As the previous two Price/Cushing team-ups (SCREAM AND SCREAM AGAIN and DR. PHIBES AGAIN) had the actors with no screen-time together, their many scenes together here are masterful enough, and they are featured together in a grand guignol, twisted climax which is a highlight. Quarry adds another dimension to the film, and he’s also given ample screen time with both Price and Cushing. With Quarry at one time being groomed as AIP’s successor to Price, their well-publicized rivalry is suitably on display in their antagonistic characters, and Quarry even gets to dress up as his most famous screen persona, Count Yorga, at a fancy dress party (at the same party, Cushing’s character is made up to look like a vampire, somewhat similar to what he looked like in the French film, TENDER DRACULA, made around the same time). Quarry would only do one more film under his AIP contract (SUGAR HILL), so this is sort of a “classic horror” swan song for him as well. Being a co-production between AIP and Amicus (with Milton Subotsky, Max J. Rosenberg, Sam Arkoff and John Dark of the Edgar Rice Burroughs series all taking on production duties) the film also comes at the end of the golden age of British horror films (1957-1973).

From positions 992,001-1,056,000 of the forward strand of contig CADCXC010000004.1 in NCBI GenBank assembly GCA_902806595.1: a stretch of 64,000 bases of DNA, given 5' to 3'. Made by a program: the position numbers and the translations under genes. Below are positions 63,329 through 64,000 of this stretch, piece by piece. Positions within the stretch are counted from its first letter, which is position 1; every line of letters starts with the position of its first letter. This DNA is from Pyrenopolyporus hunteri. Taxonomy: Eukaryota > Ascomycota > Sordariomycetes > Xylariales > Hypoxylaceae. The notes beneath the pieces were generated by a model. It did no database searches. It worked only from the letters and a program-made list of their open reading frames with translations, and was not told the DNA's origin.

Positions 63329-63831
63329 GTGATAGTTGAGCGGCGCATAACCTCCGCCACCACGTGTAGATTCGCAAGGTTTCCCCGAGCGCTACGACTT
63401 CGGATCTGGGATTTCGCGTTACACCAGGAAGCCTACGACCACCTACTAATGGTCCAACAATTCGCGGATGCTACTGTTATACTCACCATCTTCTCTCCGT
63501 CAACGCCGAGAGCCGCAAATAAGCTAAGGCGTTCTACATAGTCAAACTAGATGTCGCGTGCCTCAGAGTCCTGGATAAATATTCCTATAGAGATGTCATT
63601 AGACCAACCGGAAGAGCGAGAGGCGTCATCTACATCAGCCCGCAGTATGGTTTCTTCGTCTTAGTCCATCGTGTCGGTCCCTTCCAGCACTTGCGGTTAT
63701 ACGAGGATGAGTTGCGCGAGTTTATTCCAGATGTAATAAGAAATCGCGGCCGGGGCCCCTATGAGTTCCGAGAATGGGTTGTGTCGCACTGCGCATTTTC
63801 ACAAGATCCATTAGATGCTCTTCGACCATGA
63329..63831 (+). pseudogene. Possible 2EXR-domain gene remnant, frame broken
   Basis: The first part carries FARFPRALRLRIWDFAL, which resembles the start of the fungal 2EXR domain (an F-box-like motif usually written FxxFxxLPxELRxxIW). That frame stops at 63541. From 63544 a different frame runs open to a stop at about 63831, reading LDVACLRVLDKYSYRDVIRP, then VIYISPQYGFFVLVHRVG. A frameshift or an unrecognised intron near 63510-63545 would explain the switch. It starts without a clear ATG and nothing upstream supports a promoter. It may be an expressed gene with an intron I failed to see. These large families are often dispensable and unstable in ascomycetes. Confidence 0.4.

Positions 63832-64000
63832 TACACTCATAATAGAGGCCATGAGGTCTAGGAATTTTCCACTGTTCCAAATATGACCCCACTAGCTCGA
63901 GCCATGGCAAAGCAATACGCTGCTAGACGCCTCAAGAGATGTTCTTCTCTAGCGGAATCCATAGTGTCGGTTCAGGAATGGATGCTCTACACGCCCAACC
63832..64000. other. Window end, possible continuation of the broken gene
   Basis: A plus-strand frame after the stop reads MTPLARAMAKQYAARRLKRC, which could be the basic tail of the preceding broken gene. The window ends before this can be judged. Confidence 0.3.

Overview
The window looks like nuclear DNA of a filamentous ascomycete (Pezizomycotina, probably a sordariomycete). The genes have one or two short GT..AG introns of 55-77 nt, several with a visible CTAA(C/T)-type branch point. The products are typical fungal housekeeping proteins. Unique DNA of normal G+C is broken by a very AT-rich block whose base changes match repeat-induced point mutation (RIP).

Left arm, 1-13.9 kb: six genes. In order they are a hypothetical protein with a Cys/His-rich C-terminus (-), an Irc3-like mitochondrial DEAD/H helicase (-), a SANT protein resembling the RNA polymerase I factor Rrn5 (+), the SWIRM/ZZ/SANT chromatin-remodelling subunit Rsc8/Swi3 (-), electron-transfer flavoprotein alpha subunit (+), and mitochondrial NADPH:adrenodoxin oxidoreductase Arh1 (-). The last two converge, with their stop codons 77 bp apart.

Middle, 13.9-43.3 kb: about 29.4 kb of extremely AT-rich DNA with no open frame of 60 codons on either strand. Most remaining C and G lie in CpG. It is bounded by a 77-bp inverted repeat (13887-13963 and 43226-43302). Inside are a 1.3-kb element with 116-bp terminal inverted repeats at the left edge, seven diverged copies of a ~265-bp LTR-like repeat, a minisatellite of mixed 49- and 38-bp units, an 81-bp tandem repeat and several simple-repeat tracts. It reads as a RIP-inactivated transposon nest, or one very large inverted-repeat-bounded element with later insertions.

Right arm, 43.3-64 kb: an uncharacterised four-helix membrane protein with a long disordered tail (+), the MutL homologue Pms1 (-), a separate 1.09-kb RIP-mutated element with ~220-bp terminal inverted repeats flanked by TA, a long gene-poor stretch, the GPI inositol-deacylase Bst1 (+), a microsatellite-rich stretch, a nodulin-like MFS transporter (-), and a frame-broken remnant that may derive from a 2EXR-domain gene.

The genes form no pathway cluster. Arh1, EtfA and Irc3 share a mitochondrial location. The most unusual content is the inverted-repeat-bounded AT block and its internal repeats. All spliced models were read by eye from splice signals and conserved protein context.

Director Jim Clark mostly worked as a busy editor for some major motion pictures, and he only helmed a handful of features (including EVERY HOME SHOULD HAVE ONE with Marty Feldman) and although his work here has sometimes been described as uninspired, there’s certainly more than enough key ingredients that make the film entertaining and satisfying for horror fans. There is one standout sequence that gets high points for Clark: an irritated actress strays from a party and enters a rec room when suddenly the lights go out as the place remains resonated by a jukebox and pinball machine. A skull-masked assailant then comes out of nowhere to strangle her in the midst of the racket as the film cuts back and forth to bored costumed partygoers watching Hazel Court’s violent demise in THE MASQUE OF THE RED DEATH (substituting as a “Dr. Death” movie) which drowns out the real-time victim’s final screams. The film also benefits from Adrienne Corri (VAMPIRE CIRCUS) in an unforgettably creepy performance as former Toombes co-star and estranged wife to Flay, Fay Carstairs, now insane and mutilated, creeping around in a cottage basement full of spiders which she fondly fondles as house pets. British cult actress Linda Hayden (THE BLOOD ON SATAN’S CLAW) also makes an appearance as an aspiring young actress out to blackmail Toombes with her sexual charms. Composer Douglas Gamley was basically Amicus’ in-house composer in the early 1970s, having done a number of the portmanteau horror movies that the company was best known for. His scores tended to be hauntingly old school yet grand in execution, and his easily recognizable style is on display here, and the film certainly benefits from it.